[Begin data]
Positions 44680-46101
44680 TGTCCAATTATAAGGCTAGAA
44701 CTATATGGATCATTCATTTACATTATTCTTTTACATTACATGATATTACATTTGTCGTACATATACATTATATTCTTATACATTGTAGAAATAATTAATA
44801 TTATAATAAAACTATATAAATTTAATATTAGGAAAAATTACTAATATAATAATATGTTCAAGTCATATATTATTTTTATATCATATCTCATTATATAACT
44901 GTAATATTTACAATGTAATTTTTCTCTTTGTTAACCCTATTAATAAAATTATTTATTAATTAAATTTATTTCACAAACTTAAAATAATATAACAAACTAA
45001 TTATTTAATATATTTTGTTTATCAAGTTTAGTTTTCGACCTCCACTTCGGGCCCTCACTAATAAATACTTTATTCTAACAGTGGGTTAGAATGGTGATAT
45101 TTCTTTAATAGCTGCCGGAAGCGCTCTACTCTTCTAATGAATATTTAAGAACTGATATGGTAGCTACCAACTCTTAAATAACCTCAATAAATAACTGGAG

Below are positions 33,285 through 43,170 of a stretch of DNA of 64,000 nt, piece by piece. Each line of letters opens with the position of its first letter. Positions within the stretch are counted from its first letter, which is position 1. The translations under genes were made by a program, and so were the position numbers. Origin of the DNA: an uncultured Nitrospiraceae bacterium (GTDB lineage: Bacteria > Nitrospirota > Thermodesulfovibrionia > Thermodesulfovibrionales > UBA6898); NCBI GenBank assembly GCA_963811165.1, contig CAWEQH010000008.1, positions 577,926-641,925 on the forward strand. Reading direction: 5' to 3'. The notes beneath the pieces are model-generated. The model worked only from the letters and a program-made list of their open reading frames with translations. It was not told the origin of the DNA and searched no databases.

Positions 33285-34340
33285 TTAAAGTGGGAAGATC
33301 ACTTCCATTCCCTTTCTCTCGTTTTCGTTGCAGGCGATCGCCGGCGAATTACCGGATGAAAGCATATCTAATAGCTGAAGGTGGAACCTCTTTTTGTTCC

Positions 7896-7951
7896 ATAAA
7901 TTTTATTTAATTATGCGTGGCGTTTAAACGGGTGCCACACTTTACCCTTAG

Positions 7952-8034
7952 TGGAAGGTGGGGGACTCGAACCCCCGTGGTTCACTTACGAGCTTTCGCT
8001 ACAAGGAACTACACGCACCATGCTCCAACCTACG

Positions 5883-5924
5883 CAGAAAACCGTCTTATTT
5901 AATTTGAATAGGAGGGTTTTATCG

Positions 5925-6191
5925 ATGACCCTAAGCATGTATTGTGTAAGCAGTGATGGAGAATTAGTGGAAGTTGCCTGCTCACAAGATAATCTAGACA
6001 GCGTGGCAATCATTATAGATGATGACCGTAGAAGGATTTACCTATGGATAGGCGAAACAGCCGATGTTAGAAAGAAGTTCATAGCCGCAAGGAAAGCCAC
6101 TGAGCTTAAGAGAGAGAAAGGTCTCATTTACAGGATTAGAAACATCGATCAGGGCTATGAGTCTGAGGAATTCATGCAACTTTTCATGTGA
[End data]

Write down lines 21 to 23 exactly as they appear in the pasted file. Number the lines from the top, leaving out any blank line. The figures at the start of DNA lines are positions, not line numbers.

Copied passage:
Positions 5925-6191
5925 ATGACCCTAAGCATGTATTGTGTAAGCAGTGATGGAGAATTAGTGGAAGTTGCCTGCTCACAAGATAATCTAGACA
6001 GCGTGGCAATCATTATAGATGATGACCGTAGAAGGATTTACCTATGGATAGGCGAAACAGCCGATGTTAGAAAGAAGTTCATAGCCGCAAGGAAAGCCAC